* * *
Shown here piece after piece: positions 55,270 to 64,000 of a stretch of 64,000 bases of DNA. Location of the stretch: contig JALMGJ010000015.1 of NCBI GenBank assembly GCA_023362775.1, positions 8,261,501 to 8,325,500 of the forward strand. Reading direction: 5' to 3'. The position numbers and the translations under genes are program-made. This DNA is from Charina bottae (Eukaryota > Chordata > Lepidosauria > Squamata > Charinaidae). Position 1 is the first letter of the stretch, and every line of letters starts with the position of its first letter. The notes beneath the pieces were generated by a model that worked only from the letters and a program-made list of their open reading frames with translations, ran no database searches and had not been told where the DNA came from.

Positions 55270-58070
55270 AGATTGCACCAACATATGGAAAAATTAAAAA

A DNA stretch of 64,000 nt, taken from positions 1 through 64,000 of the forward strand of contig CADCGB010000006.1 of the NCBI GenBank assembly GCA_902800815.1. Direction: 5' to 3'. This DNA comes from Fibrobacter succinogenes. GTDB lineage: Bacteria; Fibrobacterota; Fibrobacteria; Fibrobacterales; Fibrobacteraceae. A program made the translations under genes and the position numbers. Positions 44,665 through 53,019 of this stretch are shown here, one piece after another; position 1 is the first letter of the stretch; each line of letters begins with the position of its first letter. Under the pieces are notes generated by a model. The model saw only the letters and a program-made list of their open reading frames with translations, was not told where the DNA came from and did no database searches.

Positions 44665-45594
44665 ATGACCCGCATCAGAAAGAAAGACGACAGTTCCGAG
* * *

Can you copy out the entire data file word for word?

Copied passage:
Shown here piece after piece: positions 55,270 to 64,000 of a stretch of 64,000 bases of DNA. Location of the stretch: contig JALMGJ010000015.1 of NCBI GenBank assembly GCA_023362775.1, positions 8,261,501 to 8,325,500 of the forward strand. Reading direction: 5' to 3'. The position numbers and the translations under genes are program-made. This DNA is from Charina bottae (Eukaryota > Chordata > Lepidosauria > Squamata > Charinaidae). Position 1 is the first letter of the stretch, and every line of letters starts with the position of its first letter. The notes beneath the pieces were generated by a model that worked only from the letters and a program-made list of their open reading frames with translations, ran no database searches and had not been told where the DNA came from.

Positions 55270-58070
55270 AGATTGCACCAACATATGGAAAAATTAAAAA

A DNA stretch of 64,000 nt, taken from positions 1 through 64,000 of the forward strand of contig CADCGB010000006.1 of the NCBI GenBank assembly GCA_902800815.1. Direction: 5' to 3'. This DNA comes from Fibrobacter succinogenes. GTDB lineage: Bacteria; Fibrobacterota; Fibrobacteria; Fibrobacterales; Fibrobacteraceae. A program made the translations under genes and the position numbers. Positions 44,665 through 53,019 of this stretch are shown here, one piece after another; position 1 is the first letter of the stretch; each line of letters begins with the position of its first letter. Under the pieces are notes generated by a model. The model saw only the letters and a program-made list of their open reading frames with translations, was not told where the DNA came from and did no database searches.

Positions 44665-45594
44665 ATGACCCGCATCAGAAAGAAAGACGACAGTTCCGAG